Marcia Cross, who plays Bree Van De Kamp on ABC's "Desperate Housewives," has a ways to go to catch up to U2's Bono on the cause front, but in the last few years she's made some strides to get there.
Cross has most recently championed child hunger with UNICEF, and in 2008, she testified before Congress to mandate longer hospital stays for women after a mastectomy, ending the so-called "drive-through mastectomies," according to press releases.
The actress also raised skin cancer awareness in a campaign funded by Proctor and Gamble, and in 2006, she went on a mission to let people know about how she used to suffer from migraines.
GlaxoSmithKline, makers of the migraine medicine IMITREX, funded her role as a spokeswoman. However in resulting media coverage, Cross focused much more on describing the pain and the triggers than a strong pitch on the drug specifically.
"Most people -- and I hear this a lot -- they'll say, 'Oh I have a migraine,' and I'll ask if they take medication," Cross told the Los Angeles Daily News in 2006. "It's so easy to ignore it because it just goes away. You forget about it and think you don't have it. I'm not even sure I did until I was diagnosed."
Cross declined comment for this article, but GlaxoSmithKline responded with a written statement.
"Well-known individuals, who have a health condition and can speak from personal experience, can be very effective in bringing attention to a specific disease and motivating patients to visit a professional to discuss the disease and treatment options," wrote Robin C. Gaitens, a representative for GlaxoSmithKline. "Often these conditions are underdiagnosed or undertreated and can be disabling."
In 2002, the media got wind that film legend Kathleen Turner's campaign for rheumatoid arthritis was underwritten by Wyeth, the manufacturers of Enbrel.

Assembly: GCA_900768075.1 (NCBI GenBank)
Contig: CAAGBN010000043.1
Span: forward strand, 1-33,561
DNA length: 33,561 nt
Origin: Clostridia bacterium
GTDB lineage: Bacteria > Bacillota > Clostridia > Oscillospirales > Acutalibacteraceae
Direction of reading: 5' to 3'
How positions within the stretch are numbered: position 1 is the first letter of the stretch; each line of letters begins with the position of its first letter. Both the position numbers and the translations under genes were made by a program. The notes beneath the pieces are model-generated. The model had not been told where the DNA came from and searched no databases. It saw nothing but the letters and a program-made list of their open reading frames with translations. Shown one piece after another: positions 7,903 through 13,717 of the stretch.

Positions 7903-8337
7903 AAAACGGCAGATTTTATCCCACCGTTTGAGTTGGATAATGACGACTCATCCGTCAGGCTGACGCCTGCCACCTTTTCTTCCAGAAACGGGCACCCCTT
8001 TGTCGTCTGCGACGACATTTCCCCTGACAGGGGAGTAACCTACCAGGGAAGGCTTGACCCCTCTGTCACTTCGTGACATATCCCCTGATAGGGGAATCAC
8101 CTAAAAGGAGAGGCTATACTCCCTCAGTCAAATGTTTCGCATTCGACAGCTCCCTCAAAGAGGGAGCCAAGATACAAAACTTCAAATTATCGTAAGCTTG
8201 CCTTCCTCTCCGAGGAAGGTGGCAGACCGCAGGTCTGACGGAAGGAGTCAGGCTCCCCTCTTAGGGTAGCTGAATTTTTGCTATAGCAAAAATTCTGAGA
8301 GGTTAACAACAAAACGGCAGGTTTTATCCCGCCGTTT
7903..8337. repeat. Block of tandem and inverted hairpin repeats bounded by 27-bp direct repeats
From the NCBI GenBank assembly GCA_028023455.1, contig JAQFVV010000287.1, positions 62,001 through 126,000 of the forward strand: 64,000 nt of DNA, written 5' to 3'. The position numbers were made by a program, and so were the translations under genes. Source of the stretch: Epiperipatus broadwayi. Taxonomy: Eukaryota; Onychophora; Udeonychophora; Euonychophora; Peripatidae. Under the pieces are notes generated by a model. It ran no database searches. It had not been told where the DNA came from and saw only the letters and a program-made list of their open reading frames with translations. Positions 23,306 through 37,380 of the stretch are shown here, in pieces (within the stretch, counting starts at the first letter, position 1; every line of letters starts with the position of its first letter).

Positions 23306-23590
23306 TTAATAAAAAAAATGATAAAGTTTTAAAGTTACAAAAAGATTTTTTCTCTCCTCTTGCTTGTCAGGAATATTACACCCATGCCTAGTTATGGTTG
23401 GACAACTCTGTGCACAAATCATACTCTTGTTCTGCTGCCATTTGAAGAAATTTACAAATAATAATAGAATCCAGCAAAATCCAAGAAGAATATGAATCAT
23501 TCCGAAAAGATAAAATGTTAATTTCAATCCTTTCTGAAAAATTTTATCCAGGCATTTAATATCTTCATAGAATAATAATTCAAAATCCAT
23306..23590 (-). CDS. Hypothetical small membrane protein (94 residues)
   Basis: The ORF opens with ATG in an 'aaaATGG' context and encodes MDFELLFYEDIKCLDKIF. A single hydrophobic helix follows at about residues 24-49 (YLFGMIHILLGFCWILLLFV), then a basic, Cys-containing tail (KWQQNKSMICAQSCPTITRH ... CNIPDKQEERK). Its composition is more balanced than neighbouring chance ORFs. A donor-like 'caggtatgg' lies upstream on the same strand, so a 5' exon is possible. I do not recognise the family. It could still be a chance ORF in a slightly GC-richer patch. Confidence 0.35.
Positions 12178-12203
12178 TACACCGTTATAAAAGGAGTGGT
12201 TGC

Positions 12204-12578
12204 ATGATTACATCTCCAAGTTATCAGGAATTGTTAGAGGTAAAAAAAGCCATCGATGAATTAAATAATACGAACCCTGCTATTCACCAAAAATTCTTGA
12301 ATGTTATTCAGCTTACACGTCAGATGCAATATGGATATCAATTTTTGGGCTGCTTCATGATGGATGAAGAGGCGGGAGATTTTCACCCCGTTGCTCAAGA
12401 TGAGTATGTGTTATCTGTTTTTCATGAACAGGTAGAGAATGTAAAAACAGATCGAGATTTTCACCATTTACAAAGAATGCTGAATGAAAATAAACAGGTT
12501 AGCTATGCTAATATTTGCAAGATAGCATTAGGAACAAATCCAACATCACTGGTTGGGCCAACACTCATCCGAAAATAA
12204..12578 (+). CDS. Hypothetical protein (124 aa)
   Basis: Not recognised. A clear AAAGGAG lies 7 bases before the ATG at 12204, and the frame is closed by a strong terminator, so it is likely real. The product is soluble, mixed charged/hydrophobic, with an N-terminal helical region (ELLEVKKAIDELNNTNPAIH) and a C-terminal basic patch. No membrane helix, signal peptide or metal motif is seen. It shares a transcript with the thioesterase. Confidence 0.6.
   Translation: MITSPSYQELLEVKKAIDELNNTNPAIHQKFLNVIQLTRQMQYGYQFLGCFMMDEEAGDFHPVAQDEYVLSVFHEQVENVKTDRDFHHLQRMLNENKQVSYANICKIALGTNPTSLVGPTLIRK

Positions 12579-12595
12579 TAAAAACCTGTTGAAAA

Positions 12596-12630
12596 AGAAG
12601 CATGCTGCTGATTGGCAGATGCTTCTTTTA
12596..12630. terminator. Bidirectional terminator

Turner had appeared on "Good Morning America" that year and mentioned her personal struggle with the painful and degenerative condition. During the interview, Turner directed viewers to a Web site to learn more about the condition, but only later did it come out that Wyeth ran the Web site, according to reporting by Salon.com.
Turner's publicist said she was unavailable for comment on the article.
At issue wasn't necessarily the connection, but that Turner and Wyeth had failed to tell the media outlets she had a financial tie to the Web site. Soon after, Time Magazine, editorials in medical journals and other publications questioned the medical ethics of paying Turner and other celebrities in discreet drug advertisement campaigns.
"What I think is that it crosses a bit of an ethical barrier when you don't know when a person is on the payroll," said Cassels. "It's one thing to be a spokesperson, but tell people that you're being paid."
The same year that Turner faced criticism for her unpublicized link to Wyeth, actress Lauren Bacall went on NBC's "Today" show to talk about macular degeneration -- an eye disease that can lead to blindness.
Just like Turner, Bacall failed to mention during the interview that the drug company Novartis, maker of the macular degeneration treatment Visudyne, had paid for her awareness work. Unlike Turner, Bacall did not suffer from the disease. Instead, Bacall was speaking about a close friend, according to reporting by Time magazine.